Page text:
In 1951, business and educational leaders gathered to explore the need for an organization “to help procure financial aid for the needs of an expanded 4-H program,” as stated in the minutes of the Sept. 22, 1951, meeting of the Friends of 4-H. The committee met again in February 1952 to establish the articles of incorporation and bylaws for the Michigan 4-H Foundation. The articles were filed on April 25, 1952.
On May 27, 1952, the first meeting of the Michigan 4-H Foundation featured a ceremonial signing of the “Founders Scroll” by the six incorporators and charter members. The six incorporators were Joseph H. Alexanian, Joseph C. Cahill, H.J. Gallagher, Milon Grinnell, George A. Haggerty and Arne G. Kettunen. The first 15 trustees and officers were subsequently elected to the board of trustees.
Sixty-five years later, the Michigan 4-H Foundation is a $9.49 million 501(c)(3) fundraising organization led by a 30-member board of trustees.
Highlights of 65 years
After four years of existence, in 1956 the board launches the Camp Kett Campaign, its first major fundraising campaign. By 1957, the foundation acquires nearly 140 acres of property with frontage on Center Lake in Osceola County for the construction of Camp Kett. A cornerstone ceremony is held Sept. 17, 1960 to dedicate the camp in honor of Arne G. Kettunen, who died in 1959. In 1961, Camp Kett opens as the nation’s first 4-H conference center.
In 1972, Camp Kett is renamed Kettunen Center. The Detroit 4-H Center also opens that year launching a major Michigan 4-H urban programming initiative. The 4-H Proud Equestrians Program – therapeutic horseback riding – begins in 1974. By 1977, the Kettunen Center Improvement Project is launched to update facilities. And, in 1979, the 4-H Mainstreaming Project is funded with major grants from the C.S. Mott and W.K. Kellogg foundations – the largest grant to a state 4-H program at the time.
In 1980, an earth-sheltered home is constructed at Kettunen Center as the residence for the Kettunen Center director. By 1984, the Michigan 4-H Foundation begins to help county 4-H programs establish funds. 1987 marked the gift of Tollgate Center to MSU for use as a 4-H education center is supported by an additional grant from the Americana Foundation to the Michigan 4-H Foundation. In 1988, the W.K. Kellogg Foundation grants $2.16 million to fund the “SPACES: Preparing Kids for a High-Tech and Global Future” initiative for early adolescent development.This same year Kettunen Center begins offering 4-H environmental and outdoor education programs (formerly called 4-H TRACKERS).
The Michigan 4-H Children’s Garden opens in 1993 on the campus of Michigan State University as the first youth-focused garden located on a university campus. In 1994, Vision 2021: Campaign for Kettunen Center is launched. This $2.5 million campaign improved facilities (including the Red Oak wing addition and the Mawby Learning Center), grounds and 4-H environmental programs. The Polish Connections project is initiated in 1995, resulting in 4-H programs in Poland and the Michigan 4-H Foundation becoming the fund development model for the creation of the Polish 4-H Foundation. In 1998, the Michigan 4-H Youth Conservation Council is established.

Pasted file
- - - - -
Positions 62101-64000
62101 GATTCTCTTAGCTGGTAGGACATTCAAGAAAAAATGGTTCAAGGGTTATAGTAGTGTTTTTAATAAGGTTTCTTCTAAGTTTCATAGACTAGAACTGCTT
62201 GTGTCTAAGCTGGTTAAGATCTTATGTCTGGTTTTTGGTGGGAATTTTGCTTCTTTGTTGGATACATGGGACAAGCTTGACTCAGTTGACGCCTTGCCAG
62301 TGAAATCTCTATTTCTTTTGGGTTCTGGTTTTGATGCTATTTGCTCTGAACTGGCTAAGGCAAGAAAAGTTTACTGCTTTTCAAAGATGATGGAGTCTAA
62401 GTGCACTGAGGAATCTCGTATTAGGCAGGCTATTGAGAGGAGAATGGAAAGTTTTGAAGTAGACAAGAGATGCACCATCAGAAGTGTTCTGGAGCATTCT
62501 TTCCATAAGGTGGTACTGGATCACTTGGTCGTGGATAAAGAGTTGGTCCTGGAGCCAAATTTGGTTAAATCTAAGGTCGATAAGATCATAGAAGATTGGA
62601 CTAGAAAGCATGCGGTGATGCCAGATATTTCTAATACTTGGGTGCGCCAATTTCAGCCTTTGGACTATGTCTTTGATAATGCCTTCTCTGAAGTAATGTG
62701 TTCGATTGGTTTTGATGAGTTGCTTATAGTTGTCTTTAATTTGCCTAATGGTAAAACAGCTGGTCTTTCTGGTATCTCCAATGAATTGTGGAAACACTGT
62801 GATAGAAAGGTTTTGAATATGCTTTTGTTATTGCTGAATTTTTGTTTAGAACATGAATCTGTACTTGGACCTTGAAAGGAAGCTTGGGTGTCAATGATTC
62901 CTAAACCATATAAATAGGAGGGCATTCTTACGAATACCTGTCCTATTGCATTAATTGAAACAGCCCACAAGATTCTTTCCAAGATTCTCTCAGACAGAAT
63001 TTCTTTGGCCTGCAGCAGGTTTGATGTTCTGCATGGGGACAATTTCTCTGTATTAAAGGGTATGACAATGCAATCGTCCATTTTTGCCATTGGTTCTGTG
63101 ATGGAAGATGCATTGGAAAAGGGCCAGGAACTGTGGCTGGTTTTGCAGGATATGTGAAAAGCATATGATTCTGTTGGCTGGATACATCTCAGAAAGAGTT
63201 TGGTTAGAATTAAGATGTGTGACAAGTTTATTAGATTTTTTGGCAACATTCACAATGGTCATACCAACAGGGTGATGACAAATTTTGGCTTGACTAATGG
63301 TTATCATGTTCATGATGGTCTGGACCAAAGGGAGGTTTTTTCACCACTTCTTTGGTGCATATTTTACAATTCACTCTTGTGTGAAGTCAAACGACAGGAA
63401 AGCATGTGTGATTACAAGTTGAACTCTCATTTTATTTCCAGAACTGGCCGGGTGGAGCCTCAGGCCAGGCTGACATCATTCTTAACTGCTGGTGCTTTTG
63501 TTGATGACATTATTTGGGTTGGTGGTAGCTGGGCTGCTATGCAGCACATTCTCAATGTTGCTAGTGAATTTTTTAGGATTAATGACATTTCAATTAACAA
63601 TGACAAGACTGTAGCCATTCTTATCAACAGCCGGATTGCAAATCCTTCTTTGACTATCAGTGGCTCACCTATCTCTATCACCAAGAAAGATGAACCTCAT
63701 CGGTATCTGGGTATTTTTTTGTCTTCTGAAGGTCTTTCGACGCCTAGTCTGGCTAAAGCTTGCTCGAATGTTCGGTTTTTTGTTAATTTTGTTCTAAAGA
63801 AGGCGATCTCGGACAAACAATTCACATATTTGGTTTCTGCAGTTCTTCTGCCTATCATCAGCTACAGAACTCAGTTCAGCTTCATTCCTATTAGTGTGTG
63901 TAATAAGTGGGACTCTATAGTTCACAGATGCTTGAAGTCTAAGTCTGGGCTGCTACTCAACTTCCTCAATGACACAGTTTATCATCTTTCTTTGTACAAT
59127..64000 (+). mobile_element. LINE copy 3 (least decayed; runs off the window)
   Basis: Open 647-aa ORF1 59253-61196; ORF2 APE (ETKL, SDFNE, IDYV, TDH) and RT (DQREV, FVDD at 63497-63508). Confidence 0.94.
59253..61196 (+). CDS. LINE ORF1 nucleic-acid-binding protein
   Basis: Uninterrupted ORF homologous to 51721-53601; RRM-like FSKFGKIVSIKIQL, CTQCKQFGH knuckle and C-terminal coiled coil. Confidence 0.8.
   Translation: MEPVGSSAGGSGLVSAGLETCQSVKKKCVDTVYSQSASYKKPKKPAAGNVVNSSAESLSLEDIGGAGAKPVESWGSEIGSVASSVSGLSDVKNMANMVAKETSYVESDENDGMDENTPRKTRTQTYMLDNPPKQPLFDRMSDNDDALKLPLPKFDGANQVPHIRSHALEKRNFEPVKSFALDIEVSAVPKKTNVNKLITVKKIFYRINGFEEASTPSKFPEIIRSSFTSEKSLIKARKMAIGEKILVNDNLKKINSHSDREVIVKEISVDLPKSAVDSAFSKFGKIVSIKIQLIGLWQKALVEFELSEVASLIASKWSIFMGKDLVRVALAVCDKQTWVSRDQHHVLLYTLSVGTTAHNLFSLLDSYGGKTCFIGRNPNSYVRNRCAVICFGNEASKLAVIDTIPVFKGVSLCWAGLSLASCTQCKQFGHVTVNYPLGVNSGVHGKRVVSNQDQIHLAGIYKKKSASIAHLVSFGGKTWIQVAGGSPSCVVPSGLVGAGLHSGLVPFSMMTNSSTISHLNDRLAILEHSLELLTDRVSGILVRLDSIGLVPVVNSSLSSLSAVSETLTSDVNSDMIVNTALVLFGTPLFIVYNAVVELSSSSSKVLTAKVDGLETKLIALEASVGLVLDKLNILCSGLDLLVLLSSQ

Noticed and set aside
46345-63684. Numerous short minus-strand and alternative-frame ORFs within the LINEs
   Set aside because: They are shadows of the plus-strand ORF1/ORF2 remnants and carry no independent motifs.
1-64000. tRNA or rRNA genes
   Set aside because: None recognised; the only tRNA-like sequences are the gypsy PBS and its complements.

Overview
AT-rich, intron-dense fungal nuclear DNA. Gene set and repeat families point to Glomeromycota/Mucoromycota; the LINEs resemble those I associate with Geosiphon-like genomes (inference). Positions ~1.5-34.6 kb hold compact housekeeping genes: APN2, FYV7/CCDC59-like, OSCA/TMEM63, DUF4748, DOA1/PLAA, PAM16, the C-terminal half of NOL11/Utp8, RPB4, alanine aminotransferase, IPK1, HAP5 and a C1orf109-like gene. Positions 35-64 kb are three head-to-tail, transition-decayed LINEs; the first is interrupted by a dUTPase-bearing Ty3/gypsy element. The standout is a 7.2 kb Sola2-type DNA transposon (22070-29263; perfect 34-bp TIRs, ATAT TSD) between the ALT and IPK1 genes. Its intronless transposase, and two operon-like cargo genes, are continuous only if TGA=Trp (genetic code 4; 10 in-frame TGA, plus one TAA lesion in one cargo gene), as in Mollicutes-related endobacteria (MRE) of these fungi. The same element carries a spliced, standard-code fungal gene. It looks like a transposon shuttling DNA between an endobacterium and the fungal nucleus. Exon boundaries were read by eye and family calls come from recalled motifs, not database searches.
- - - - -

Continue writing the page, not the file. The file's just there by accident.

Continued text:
The Campaign for 4-H is launched July 1, 2000. The campaign, which concluded in 2007, raised over $10 million, exceeding previous capital campaign totals by more than $7 million. In 2001, the Herbert H. and Grace A. Dow Foundation funds the Dow Connected Gardens Project. The Alice Mahoney estate gift for the 4-H Children’s Garden is also the largest estate gift to date that year. In 2002, Michigan opens the national 4-H centennial year with the Michigan Conversation on Youth Development. Celebration events took place throughout the year and included a family reunion, gala, tailgate and the induction of the inaugural class of the 4-H Emerald Clover Society. In 2003, the Indoor Michigan 4-H Children’s Garden opens, providing year-round educational access to science-based learning. Beginning in 2006 several groups launch campaigns to establish endowments for Michigan 4-H. They include the the funds for 4-H international programs, Michigan Farm Bureau 4-H Excellence in Agriculture, Michigan 4-H volunteer recognition and the multi-focused fund created by the Michigan Division of the Woman’s National Farm & Garden Association (WNF&GA). In 2008, the Pete and Sally Smith Schoolyard Demonstration Garden opens. This 2,500-square-foot addition to the outdoor Michigan 4-H Children’s Garden offers ideas for creating gardens in small spaces. In 2008, Kettunen Center is certified as a Green Lodging Michigan Partner by the Michigan Department of Energy, Labor and Economic Growth and in 2009, upgraded to a Green Lodging Michigan Steward.
The $12.5 million Campaign for Michigan 4-H’s Future begins July 1, 2011. The Make the Match County 4-H Endowment Campaign is launched in 2013 with the goal of increasing 4-H philanthropy by local 4-H family support. Matching funds were offered for counties to grow local 4-H endowments. In 2014, the first Town and Country Gala is held in Grand Rapids, marking the public launch of the Campaign for Michigan 4-H’s Future and featuring the 4-H Emerald Awards recognition. Later that year, the Michigan 4-H Foundation receives the single largest gift to date – a $3.85 million estate gift comprising a $1.85 million cash and a $2 million property distribution from the Mary (Sally) and Donovan (Pete) Smith trusts. Bathrooms are built in the outdoor Michigan 4-H Children’s Gardens in 2015.